Programming library with built in manager

This is a discussion on Programming library with built in manager within the C Programming forums, part of the General Programming Boards category; Hey guys, I have a quick question, but I feel I need to explain things in a bit of detail ...

  1. #1
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    Programming library with built in manager

    Hey guys,

    I have a quick question, but I feel I need to explain things in a bit of detail prior to the actual question. My next project is going to be requiring the use of a memory manager of sorts, what I would like to do is to create a library that contains this manager and providing the developer with a series of "wrapper" functions (basically just providing access to the appropriate dynamic allocation functions with additional support for the memory management operations). To implement the memory manager, I was thinking of implementing a class that handled these operations and providing access to the "wrapper" functions to this class through the means of a global variable visible to only the "inside" of the library. Just for example purposes, the following is a sample of the way the inside of the library will be setup:

    Code:
    // appropriate includes here
    MemoryManager* myMemory;
    
    int InitManager() { myMemory=new MemoryManager(...); }
    int NewMemory(...) { /* do some stuff here */ }
    // etc.
    I know the above example utilizes C++ in some ways, however, the question is actually in terms of access. What I'm wondering is, would the above example have problems if the library's header is included across a larger program? To be more specific, would the MemoryManager class be capable of handling operations across the entire program or would multiple instances be attempted to be created. I have yet to be able to find an example or article talking about such a technique, but I'm guessing this might actually show signs of problems when using a multithreaded application? Correct me if I'm wrong, or if there are any articles detailing this method or perhaps a better one?

    Any input would be great! I guess I could implement it and see, but I would rather not have to spend the time to implement the entire library just to find that out.

  2. #2
    and the hat of wrongness Salem's Avatar
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    For example, calling malloc from multiple places, or indeed multiple threads isn't an issue.

    Done right, it won't be an issue for you either.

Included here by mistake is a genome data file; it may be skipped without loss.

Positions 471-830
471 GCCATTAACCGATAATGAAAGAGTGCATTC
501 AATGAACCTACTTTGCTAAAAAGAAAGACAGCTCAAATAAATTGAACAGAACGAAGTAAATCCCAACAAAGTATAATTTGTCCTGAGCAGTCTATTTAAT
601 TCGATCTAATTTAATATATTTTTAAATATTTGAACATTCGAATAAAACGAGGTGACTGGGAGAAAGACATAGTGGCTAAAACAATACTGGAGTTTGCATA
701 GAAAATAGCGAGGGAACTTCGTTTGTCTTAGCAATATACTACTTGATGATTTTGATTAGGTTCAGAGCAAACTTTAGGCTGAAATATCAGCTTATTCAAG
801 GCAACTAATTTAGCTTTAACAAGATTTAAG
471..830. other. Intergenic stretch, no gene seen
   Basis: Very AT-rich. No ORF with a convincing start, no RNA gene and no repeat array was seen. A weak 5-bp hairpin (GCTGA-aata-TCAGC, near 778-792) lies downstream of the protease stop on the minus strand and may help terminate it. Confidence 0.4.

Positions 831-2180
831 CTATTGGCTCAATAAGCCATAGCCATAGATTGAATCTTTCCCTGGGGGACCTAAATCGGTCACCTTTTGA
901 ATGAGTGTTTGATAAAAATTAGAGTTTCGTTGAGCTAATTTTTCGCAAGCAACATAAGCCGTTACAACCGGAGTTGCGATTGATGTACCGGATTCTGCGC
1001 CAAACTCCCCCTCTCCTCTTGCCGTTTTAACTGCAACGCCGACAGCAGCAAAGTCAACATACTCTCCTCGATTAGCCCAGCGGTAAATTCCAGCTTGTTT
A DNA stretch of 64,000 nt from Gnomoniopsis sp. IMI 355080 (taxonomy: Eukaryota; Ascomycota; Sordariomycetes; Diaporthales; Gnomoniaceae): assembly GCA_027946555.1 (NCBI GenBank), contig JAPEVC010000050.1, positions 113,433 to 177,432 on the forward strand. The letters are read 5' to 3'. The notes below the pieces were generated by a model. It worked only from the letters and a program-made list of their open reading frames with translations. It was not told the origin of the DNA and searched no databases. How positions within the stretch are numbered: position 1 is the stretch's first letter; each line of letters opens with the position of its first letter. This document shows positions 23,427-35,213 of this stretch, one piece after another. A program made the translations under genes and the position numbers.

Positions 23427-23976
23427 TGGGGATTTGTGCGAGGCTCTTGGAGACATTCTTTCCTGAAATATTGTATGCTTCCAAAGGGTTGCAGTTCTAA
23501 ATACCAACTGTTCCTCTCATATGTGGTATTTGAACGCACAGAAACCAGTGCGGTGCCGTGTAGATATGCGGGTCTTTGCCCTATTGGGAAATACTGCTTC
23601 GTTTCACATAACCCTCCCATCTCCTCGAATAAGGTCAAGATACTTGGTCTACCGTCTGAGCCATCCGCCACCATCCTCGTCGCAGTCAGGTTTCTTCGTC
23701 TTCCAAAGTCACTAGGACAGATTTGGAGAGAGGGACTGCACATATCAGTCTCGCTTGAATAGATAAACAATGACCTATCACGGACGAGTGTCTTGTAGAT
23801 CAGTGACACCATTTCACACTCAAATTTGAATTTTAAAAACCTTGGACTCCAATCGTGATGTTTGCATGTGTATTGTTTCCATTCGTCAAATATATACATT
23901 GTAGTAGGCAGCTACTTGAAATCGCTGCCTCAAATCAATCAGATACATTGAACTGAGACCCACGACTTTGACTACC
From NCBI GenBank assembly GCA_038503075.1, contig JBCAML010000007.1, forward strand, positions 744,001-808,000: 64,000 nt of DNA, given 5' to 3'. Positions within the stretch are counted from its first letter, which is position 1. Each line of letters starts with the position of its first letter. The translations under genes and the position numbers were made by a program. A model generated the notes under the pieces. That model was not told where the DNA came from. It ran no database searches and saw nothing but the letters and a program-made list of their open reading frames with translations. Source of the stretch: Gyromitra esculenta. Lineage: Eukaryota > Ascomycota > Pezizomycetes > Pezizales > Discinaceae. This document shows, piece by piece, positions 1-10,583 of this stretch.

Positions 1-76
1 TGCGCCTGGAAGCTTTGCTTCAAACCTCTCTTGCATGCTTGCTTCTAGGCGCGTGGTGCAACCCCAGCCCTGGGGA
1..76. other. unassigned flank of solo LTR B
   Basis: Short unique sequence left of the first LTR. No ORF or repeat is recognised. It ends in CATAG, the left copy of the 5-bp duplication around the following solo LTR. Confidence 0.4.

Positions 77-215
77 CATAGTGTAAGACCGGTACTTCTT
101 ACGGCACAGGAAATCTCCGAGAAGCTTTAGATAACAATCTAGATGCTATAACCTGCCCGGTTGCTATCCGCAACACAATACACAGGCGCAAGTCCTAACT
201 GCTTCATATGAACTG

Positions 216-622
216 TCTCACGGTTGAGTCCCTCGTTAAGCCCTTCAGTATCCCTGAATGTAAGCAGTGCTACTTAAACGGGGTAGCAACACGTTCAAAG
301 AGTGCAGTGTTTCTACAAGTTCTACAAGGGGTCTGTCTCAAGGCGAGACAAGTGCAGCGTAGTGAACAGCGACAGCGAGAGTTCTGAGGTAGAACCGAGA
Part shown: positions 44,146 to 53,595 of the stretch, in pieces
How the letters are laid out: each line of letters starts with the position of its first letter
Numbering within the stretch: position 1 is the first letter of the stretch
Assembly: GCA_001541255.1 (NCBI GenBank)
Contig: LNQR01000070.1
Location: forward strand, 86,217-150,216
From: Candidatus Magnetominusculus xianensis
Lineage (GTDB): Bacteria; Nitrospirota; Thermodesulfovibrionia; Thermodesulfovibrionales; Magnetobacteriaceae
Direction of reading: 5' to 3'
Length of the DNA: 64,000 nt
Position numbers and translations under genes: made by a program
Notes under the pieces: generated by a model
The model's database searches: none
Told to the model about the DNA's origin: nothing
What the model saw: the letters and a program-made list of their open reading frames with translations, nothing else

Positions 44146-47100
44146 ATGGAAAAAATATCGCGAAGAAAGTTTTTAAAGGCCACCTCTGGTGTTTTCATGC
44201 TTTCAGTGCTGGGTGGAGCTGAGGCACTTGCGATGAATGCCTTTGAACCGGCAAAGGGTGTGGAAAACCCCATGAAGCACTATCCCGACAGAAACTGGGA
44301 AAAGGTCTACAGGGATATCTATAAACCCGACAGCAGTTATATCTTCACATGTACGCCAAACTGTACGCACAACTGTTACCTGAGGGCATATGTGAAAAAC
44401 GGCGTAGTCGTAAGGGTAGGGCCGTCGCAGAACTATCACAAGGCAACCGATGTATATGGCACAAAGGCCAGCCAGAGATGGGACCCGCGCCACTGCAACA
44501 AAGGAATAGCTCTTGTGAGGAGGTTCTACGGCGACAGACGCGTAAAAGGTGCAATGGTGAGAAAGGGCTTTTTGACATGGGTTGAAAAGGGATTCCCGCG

If you dance barefoot on the broken glass of undefined behaviour, you've got to expect the occasional cut.
    If at first you don't succeed, try writing your phone number on the exam paper.
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    Thanks Salem. I realize that calling malloc from multiple sources isn't an issue, but in terms of libraries a program includes the code before compile time only once. Would it be safe to assume that the global variables visible to only the code inside the library would also only exist once even in the context of a multithreaded environment?

    I haven't done a lot of work using global variables inside of libraries, just tend to make a series of functions for a specific purpose usually.

  4. #4
    and the hat of wrongness Salem's Avatar
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    Yes, you'll only have one instance of that global, and only you will be able to see it.

    Or at least it's easy to arrange things so that will be the case.
    If you dance barefoot on the broken glass of undefined behaviour, you've got to expect the occasional cut.
    If at first you don't succeed, try writing your phone number on the exam paper.
    I support http://www.ukip.org/ as the first necessary step to a free Europe.

  5. #5
    Guest Sebastiani's Avatar
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    >> myMemory=new MemoryManager(...);

    Hmm, looks like you'll need a memory manager for that memory manager.

    Seriosly, though, if you're using C++ you don't need one - use a smart pointer.
    Code:
    bool fun(bool value)
    {
        return std::pow(std::exp(1), std::complex<float>(0, 1) 
        * std::complex<float>(std::atan(1)*(1 << (value + 2))))
        .real() > 0;
    }

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    Salem, thanks once again.

    Sebastiani, lol... not entirely. This isn't a true memory manager, though it does provide some features that assist with memory management of sorts. Mainly intended to maintain a series of records of all dynamically allocated memory blocks for guaranteed removal at the termination of a program, just in case one here or there gets forgotten about.

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